Fair market value is normally the highest price, expressed in dollars, that property would bring in an open and unrestricted market, between a willing buyer and a willing seller who are both knowledgeable, informed, and prudent, and who are acting independently of each other. This value is normally used when a hypothetical transaction is assumed to occur rather than an actual transaction. Typically done for charitable donations or estate and divorce equitable distributions.
Generally, if the fair market value of the property is less than $1,000, a member of the registered charity, or another individual, with sufficient knowledge of the property may determine its value.
The person who determines the fair market value of the item should be competent and qualified to evaluate the particular property being donated.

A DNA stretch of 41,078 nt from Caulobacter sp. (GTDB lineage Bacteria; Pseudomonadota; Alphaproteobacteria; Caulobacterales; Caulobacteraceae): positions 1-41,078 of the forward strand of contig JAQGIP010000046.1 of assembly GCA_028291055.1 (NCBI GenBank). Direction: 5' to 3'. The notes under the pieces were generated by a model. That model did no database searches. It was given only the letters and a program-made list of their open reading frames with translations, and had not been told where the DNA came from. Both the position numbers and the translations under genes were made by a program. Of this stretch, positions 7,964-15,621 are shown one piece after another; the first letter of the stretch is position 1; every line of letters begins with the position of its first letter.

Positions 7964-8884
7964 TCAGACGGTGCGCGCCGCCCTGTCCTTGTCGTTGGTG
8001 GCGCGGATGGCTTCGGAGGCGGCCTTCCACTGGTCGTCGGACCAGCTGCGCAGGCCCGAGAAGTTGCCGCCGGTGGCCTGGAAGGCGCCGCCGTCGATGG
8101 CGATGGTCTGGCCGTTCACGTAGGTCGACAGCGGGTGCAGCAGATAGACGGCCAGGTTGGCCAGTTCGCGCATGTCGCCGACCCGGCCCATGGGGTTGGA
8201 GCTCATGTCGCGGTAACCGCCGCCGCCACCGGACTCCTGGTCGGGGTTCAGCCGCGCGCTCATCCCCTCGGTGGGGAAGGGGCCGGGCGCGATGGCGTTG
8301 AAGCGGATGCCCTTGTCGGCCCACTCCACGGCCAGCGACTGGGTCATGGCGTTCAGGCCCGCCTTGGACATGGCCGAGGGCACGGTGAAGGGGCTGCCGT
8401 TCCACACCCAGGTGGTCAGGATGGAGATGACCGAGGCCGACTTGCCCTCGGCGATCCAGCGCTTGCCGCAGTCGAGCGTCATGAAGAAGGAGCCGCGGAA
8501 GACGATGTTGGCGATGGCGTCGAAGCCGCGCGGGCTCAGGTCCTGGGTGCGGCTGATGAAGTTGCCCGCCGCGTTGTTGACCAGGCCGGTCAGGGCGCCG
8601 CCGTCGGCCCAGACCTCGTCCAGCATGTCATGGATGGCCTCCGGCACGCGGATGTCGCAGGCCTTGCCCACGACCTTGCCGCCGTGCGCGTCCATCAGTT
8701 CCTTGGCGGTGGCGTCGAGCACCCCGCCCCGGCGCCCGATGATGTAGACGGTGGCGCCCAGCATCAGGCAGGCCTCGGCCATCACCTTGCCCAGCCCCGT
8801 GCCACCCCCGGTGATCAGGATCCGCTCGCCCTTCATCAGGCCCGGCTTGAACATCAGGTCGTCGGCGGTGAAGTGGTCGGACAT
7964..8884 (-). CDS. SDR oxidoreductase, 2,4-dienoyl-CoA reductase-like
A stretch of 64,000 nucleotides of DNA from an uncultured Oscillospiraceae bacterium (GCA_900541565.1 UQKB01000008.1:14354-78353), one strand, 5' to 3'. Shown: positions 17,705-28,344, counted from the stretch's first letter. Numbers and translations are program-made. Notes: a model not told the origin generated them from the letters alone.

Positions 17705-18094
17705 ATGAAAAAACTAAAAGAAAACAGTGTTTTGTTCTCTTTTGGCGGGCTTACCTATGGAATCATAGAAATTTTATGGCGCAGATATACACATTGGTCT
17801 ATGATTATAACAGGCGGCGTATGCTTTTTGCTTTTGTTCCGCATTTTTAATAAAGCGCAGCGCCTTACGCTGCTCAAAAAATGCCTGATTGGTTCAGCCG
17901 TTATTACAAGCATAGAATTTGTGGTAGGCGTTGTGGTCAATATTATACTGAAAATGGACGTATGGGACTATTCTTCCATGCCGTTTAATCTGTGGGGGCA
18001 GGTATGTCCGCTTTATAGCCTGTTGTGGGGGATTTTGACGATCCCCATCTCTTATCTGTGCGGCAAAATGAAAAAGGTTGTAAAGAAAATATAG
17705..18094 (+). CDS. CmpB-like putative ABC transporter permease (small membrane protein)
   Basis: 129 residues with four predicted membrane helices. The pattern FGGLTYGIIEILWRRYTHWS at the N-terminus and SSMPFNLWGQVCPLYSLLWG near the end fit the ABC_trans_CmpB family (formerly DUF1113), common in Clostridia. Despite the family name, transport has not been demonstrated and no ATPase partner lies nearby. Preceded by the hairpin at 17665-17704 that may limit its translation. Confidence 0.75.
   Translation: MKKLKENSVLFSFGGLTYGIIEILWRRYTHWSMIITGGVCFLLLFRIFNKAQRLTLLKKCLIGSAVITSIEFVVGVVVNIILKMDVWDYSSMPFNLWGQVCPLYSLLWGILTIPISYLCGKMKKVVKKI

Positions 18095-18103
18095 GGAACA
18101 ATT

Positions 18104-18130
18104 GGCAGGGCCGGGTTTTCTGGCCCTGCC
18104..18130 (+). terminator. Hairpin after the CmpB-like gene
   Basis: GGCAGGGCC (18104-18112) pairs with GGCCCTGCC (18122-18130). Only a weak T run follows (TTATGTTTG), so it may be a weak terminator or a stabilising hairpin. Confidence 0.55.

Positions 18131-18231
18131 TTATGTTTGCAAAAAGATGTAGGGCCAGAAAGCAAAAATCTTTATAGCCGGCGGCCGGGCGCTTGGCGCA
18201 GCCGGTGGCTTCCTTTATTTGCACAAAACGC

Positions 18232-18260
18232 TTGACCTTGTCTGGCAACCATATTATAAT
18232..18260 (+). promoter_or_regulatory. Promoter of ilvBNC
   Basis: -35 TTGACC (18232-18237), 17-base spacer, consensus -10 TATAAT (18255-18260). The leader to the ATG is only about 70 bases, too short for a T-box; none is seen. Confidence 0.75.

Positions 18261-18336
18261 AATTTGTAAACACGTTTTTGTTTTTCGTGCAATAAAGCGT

If the fair market value is expected to be more than $1,000, CRA strongly recommends that the property be professionally appraised by a third party (that is, someone who is not associated with either the donor or the charity).
If the property is appraised, the name and address of the appraiser must be included on the official donation receipt.
Here is a link to the Canada Revenue Agency pamphlet which helps explain gifts and income tax: